IMG_3548 - Copy.JPG
One of my favourite designs...a 2.5 meter behemoth :D

While designing these wooden models, I also started a few design projects that were only possible with 3D printing...they were fully fleshed out, servos, motors, control surfaces, all the goods, but they were shelved due to a lack of 3D printing capabilities. Recently though, I got a 3D printer...this has opened up quite a few of these projects again...its good to see them coming back to life :). Among the designs coming back to life is a re-mastering of the above aircraft; redesigning it for 3D printing.
T2000-CV Muir.PNG
The concept model

T2000 CV Muir Block I - Publicity Photo 01.png
The under construction hollowed model

Anywho - I'm hoping that all this will give you guys reason and confidence to follow the progress of these open source models...I would love to hear any advice or suggestions you guys have; hopefully this thread will keep you all interested for a good while!
 

quorneng

Active member
#2
Whilst an 'own design' is entirely suitable for a trainer having gone to the trouble to design a high wing 'airliner' configuration it does seem to be wasting the extra ordinary accuracy of the 3D printing process not make it true scale or am I missing something?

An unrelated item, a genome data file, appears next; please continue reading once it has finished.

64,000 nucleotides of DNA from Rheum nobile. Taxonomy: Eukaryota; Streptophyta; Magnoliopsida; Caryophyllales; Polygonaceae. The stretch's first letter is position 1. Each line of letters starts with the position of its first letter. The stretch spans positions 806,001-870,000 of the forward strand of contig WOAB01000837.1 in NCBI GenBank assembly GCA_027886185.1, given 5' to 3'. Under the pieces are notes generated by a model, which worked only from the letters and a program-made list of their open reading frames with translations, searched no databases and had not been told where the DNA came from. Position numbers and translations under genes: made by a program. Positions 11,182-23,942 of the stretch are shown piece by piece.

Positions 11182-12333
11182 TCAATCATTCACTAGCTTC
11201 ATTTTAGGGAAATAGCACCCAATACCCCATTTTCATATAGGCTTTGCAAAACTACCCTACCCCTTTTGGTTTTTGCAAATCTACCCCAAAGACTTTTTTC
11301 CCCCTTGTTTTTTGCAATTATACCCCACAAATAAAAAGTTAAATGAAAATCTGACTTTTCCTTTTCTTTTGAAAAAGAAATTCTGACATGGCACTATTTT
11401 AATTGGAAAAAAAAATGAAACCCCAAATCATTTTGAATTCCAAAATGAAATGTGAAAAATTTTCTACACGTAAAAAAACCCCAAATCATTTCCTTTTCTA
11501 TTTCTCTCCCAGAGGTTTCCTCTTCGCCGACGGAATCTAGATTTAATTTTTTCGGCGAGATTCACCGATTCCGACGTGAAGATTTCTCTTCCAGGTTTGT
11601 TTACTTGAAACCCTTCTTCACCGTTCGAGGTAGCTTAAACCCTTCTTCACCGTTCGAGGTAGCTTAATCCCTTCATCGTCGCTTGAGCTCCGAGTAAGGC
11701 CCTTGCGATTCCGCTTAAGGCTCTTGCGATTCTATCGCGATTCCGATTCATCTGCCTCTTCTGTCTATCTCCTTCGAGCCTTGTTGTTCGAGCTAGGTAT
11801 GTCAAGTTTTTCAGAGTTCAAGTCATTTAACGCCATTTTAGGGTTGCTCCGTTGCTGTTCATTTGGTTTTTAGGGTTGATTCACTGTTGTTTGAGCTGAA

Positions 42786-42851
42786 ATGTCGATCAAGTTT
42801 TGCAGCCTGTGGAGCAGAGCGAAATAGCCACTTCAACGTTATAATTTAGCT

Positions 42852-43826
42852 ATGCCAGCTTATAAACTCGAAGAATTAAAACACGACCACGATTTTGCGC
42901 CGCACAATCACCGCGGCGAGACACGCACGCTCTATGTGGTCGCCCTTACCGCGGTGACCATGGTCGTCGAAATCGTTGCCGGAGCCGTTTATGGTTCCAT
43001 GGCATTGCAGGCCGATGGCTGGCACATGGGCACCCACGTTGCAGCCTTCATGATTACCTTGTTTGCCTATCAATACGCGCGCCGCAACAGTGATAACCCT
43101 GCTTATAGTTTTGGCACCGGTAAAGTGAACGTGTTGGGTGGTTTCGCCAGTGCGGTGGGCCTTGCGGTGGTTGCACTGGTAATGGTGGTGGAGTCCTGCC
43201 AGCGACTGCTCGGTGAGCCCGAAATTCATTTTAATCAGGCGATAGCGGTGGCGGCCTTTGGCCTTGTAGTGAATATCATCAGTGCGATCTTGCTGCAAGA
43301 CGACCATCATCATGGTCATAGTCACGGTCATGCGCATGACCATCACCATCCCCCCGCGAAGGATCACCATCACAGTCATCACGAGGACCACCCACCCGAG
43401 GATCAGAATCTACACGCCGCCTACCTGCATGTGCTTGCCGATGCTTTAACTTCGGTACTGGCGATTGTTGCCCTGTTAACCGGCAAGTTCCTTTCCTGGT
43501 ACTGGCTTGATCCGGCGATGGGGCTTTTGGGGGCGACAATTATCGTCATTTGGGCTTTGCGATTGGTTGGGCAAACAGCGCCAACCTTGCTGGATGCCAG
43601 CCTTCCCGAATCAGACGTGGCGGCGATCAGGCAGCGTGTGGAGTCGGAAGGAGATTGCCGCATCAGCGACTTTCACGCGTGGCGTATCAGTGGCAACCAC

#3
Whilst an 'own design' is entirely suitable for a trainer having gone to the trouble to design a high wing 'airliner' configuration it does seem to be wasting the extra ordinary accuracy of the 3D printing process not make it true scale or am I missing something?
While the trainer is technically an own design, it does, of course, draw alot of inspiration from real world models :)

In regards to the airliner though...im guessing you're referring to the gray model? I would make it more of a scale model if it were just for joy flying, but thats not what it's designed for; it's a high endurance fpv plane meant to carry a camera payload...the design is well suited for carrying a large bulky payload internally and flying at high speeds for long durations.
 

quorneng

Active member
#5
T2
Whilst the design of your airliner might be suitable for what you suggest, although what works well in full size does not necessarily scale to model sizes, there is a big question as to whether 3D printing will give you the air frame strength to weight ratio than you are likely to need to achieve your objectives.
It is very difficult to build an structurally efficient air frame at model sizes using just a single solid material which is what happens in 3D printing.
The main attraction of 3D printing is to produce an exact replica from a simple 'touch of a button' so to speak but I don't think anybody has yet claimed the result is lighter or more robust than one built using more conventional materials and methods. In fact the opposite seems to be the case.
My twin prop airliner.
Paint3.JPG
It is light and flies well but it uses a hollow foam structure with balsa reinforcing. No part is 3D printed.
If I wanted to carry a big payload for a long time there are better air frame configurations.

Nevertheless things are developing all the time. I will follow your progress with great interest.